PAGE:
A focus on local competencies and the leading position of India concerning innovative distribution are among the managerial implication of the study. It also opens numerous avenues for future research, expanding both depth and scale of the database as well as the analysis underlying this study.

[Check the publisher’s version]

[Read the unedited, authors’ version]

Keywords: Frugal Innovation; India; Innovation Typology; Disruptive Innovation; Local Competencies 

Suggested citation: Hagenau D.T., Tiwari R. (2017) Made in India for the World: An Empirical Investigation into Novelty and Nature of Innovations. In: Herstatt C., Tiwari R. (eds) Lead Market India. India Studies in Business and Economics. P. 163-192, Springer, Cham

The featured publications series

With this article, CFI is introducing a new series of “featured publications” with the intention to share its select contributions to the social and scholarly discourse with the broad community. Some of these article have been published in mediums that are not freely available to the public. In such cases, we will seek to provide access to unedited, authors’ versions of the publications, wherever feasible.

New working paper: “The Question of a Frugal Mindset in Western MNCs”

A new working paper by our CFI colleagues Malte Krohn and Cornelius Herstatt looks at “The question of a frugal mindset in western MNCs – exploring an emerging phenomenon with a systematic literature review” (Working Paper no. 103, TIM/TUHH)

TIM-TUHH Working Paper (representational image)

TIM-TUHH Working Paper (representational image)

Frugal innovation in the context of developed ecomomies has witnessed increasing interest in recent years. For Western multinational companies (MNCs) emerging markets represent promising opportunities for growth as well as the threat of new local competitors. Furthermore, economic developments drive the demand for frugal products within Western countries. Succesfully mastering this challenge means that Western MNCs have to challenge prevailing paradigms within their organizations. Literature suggests that these companies have to develop a frugal mindset to succeed in frugal innovation. However, to the best of our knowledge no publication addresses the phenomenon on an empirical basis or provides enough detail for further empirical investigation. To address this gap, we conducted a systematic literature review of 80 publications in the frugal innovation field.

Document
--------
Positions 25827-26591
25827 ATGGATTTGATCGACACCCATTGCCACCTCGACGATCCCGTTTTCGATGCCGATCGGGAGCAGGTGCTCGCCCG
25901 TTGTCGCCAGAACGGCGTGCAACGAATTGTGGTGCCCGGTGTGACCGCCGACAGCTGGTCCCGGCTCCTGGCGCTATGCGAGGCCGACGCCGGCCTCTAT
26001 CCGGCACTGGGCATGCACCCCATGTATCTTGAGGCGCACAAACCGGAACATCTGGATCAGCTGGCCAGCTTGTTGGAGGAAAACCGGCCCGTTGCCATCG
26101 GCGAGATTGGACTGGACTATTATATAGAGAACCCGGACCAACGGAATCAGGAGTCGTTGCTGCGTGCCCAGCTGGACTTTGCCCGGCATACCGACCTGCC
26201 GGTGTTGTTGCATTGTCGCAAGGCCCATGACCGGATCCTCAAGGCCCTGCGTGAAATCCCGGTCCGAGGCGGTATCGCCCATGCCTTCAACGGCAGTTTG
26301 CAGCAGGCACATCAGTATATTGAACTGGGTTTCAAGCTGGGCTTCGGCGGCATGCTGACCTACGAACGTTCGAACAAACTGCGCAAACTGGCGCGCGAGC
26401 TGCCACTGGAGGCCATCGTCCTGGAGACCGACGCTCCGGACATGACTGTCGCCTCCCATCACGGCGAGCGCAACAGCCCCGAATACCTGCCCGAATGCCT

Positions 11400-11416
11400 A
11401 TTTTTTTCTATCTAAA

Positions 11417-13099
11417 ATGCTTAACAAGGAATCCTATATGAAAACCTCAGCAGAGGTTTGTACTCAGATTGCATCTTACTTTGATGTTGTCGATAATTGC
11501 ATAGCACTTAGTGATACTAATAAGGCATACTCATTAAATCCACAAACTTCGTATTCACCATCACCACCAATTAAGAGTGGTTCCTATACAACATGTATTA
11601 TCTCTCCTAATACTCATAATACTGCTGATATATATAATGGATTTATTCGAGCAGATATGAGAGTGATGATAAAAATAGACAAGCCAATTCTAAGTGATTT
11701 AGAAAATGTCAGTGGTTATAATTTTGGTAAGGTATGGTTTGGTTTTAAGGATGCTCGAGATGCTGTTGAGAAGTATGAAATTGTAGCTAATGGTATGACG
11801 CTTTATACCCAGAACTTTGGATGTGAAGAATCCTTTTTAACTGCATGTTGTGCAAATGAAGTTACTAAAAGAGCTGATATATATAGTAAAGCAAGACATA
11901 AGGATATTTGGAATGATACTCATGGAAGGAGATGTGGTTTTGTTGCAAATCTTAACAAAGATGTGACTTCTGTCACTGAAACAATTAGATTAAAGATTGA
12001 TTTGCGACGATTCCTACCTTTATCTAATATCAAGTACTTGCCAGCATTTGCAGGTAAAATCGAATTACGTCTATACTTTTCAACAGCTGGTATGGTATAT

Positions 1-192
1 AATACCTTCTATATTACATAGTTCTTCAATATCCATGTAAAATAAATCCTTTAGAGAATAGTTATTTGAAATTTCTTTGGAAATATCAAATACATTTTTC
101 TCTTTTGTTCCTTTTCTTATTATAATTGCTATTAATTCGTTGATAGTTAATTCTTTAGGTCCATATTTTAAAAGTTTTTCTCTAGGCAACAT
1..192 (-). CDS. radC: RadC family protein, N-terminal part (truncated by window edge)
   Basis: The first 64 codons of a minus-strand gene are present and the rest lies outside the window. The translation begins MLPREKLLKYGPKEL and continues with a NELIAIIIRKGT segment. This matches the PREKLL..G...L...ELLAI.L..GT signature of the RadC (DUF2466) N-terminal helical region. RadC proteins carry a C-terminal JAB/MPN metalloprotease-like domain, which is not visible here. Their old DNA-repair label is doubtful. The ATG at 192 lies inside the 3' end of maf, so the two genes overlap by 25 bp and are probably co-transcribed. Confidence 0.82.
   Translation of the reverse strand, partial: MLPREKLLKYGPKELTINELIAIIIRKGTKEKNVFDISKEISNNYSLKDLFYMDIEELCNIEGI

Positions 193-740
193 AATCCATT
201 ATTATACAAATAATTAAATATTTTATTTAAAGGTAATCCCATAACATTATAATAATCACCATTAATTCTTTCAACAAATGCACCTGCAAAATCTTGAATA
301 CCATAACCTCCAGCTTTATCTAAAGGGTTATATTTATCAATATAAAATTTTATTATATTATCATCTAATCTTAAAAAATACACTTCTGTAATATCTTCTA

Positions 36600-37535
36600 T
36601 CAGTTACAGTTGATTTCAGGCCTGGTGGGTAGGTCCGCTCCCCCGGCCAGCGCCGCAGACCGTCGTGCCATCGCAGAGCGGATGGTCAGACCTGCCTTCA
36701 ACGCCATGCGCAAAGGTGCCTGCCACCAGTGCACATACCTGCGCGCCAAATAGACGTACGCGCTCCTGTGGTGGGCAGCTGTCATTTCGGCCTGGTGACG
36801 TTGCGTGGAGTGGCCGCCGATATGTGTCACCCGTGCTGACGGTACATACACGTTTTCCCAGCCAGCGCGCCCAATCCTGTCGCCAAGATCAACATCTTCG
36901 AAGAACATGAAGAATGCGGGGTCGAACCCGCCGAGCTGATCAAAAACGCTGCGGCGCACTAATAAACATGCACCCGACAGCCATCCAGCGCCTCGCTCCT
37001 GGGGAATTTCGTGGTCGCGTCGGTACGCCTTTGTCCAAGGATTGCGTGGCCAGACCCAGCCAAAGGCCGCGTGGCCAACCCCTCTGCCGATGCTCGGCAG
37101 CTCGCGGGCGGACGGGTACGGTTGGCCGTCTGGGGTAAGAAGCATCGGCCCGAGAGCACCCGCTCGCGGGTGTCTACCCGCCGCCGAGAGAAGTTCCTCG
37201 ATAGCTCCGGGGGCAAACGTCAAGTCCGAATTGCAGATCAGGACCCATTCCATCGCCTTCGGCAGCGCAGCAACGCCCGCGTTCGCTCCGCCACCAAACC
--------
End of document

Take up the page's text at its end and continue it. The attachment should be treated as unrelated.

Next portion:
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Neue Publikation – “Potenziale frugaler Innovationen: Handlungsimplikationen für das deutsche Forschungs- und Innovationssystem”

Working_Paper_99_CoverIn Deutschland ist ein Trend hin zu mehr Frugalität und folglich zu frugalen Innovationen erkennbar. Dieser Trend wird maßgeblich getrieben von der zunehmenden Bedeutung von Wachstumsmärkten in Schwellenländern, der Einkommensentwicklung in der hiesigen Gesellschaft sowie dem sich wandelnden Werteverständnis – besonders dem hohen Umweltbewusstsein und der Wahl moderater Lebensstile durch viele (insbesondere junge) Leute. Auch die demographische Entwicklung („alternde Gesellschaft“) scheint die Nachfrage nach benutzerfreundlichen, weniger komplexen und zugleich erschwinglichen Lösungen zu steigern. Die vorliegende Studie von Katharina Kalogerakis, Rajnish Tiwari und Luise Fischer setzt sich mit den politischen Handlungsimplikationen dieses Phänomens für das deutsche Forschungs- und Innovationssystem auseinander.